The GREAT South African Trampoline Safari: Part 1

 by Dagmar Nissen Munn and Ron Munn

"How the Sport of Trampoline was Introduced to South Africa"

Image: Yathin sk
Since time began on the African continent 
only the springboks jumped up and down.

Springboks are long-eared cousins of the gazelle and possess the innate ability to jump vertically - - sometimes reaching heights of over sixteen feet! A height that went unchallenged until the year 1959 - - which was when the first trampoline landed in South Africa - - and humans have out-jumped the springboks ever since!

In South Africa, the new sport of trampoline grew and prospered so quickly that only fifteen years later, in 1974, Johannesburg was selected to host the 8th World Trampoline & Tumbling Championships. 

What follows is how the sport of trampoline 
was introduced to South Africa.

Our historical safari begins in northern Europe, when in 1954, a team of Swedish gymnasts accepted the invitation for a goodwill tour of the United States. The goal of this thirty state tour, orchestrated mainly by Gene Wettstone, men's gymnastics coach at Penn State University, was to give American gymnasts the opportunity to experience Olympic level competition. 

Eight of the Swedish gymnasts in the group had already competed for Sweden in the 1952 Olympics, and they looked forward to the opportunity to show off their skills against their American university counterparts - - by way of the many special competitions that were scheduled throughout their tour.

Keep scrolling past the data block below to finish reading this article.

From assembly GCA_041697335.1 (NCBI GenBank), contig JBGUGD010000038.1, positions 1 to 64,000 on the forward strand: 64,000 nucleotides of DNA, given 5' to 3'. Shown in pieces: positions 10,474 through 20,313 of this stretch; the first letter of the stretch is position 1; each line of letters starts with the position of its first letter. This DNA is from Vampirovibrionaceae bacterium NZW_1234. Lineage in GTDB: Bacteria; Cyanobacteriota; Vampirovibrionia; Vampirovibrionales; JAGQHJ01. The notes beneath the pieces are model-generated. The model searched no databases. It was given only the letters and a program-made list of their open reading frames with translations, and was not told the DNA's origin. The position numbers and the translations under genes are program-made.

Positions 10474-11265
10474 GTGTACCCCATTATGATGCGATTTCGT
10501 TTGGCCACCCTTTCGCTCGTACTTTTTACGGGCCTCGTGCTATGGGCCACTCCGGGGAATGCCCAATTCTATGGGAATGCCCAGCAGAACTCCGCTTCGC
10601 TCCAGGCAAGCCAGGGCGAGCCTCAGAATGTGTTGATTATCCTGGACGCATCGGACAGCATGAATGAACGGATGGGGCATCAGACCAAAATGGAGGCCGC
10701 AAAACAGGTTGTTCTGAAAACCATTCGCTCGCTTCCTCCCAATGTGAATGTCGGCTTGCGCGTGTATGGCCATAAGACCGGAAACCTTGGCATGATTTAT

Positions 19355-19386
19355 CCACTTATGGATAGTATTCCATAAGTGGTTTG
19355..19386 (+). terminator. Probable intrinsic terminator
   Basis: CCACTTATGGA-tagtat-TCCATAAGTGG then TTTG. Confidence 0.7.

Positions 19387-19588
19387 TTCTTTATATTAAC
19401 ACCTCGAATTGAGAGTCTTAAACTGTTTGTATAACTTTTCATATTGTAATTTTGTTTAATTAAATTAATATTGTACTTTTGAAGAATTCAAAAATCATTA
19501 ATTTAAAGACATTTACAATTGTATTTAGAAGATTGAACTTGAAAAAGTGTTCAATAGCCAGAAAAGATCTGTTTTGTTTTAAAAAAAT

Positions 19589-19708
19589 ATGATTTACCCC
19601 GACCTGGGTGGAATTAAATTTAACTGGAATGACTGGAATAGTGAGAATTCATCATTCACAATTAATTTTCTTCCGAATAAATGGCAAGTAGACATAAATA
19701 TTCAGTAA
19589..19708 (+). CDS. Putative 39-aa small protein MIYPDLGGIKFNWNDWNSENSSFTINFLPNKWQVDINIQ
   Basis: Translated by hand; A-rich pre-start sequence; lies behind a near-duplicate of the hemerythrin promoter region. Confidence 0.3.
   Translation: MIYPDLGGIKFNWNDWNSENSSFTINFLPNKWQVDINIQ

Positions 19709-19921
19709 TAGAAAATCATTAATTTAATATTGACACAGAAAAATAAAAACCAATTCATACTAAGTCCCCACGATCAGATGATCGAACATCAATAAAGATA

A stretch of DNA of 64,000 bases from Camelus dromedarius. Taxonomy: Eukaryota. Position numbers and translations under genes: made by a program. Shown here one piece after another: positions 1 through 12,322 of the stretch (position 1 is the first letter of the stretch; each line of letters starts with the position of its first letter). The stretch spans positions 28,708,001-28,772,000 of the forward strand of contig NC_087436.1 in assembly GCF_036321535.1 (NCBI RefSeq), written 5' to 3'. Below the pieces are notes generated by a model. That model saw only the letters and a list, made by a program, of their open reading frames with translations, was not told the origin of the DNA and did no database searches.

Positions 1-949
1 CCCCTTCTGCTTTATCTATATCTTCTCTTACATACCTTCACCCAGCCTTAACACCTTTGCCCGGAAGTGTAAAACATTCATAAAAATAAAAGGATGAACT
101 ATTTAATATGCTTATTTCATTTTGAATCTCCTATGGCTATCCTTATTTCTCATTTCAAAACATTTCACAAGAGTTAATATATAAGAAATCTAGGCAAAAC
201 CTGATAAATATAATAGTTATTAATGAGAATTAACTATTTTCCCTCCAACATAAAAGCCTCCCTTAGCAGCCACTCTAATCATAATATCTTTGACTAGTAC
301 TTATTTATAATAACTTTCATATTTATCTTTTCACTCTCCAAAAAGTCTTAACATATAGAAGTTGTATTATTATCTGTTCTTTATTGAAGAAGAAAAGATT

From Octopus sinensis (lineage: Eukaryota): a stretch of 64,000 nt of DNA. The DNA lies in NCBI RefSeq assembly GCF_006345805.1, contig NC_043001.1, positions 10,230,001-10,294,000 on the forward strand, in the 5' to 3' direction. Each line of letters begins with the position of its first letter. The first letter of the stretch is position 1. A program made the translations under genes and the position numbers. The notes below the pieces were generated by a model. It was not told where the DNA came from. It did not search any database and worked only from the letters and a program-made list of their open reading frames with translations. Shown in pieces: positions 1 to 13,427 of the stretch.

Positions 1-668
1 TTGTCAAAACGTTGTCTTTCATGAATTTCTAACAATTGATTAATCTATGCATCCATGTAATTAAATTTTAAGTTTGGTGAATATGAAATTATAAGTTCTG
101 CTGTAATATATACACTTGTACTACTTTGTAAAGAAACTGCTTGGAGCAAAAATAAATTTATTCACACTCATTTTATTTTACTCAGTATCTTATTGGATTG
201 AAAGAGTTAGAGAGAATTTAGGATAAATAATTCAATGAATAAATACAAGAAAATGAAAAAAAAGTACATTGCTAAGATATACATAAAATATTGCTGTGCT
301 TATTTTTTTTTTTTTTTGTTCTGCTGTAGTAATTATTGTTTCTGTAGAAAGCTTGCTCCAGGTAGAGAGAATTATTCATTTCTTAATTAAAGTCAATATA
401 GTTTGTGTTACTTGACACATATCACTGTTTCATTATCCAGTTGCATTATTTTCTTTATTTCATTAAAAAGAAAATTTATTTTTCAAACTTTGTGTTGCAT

Accompanying the Swedish team were two renowned gymnasts - - guest judge, Olle Areborn, and the group's interpreter, Helmut Rohnish.

When the group reached their midway point; Iowa City, Iowa, George Nissen extended an invitation for Areborn and Rohnish to come visit his Nissen Trampoline Company, located nearby in the city of Cedar Rapids. 

Developed in the 1930's by George Nissen and Larry Griswold, the modern trampoline had by 1954, been embraced by American colleges as a men's gymnastics apparatus event. This was the first time the two Swedes had ever laid eyes on a trampoline and immediately they became intrigued.

Trampoline students in Helmut Rohnish's class.
In Sweden, Helmut Rohnish happened to own a business that sold gymnastics apparatus, so once the tour was over, he contacted George Nissen and promptly placed an order for Sweden's first Nissen trampoline.

Swedish students learning how to trampoline.

Learning trampoline somersaults in Sweden.

By 1957 (six Nissen trampolines later) Rohnish organized the first Swedish Trampoline Championships, in Orebro, Sweden. 

Among the eager competitors was a fellow by the name of Sӧren Jonsson, who won first place in optional routines and second in the compulsory division. 

Meanwhile, for Swedish gymnastics coach Olle Areborn, 1956 found him responding to a newspaper advertisement seeking Swedish gymnastics instructors for South Africa.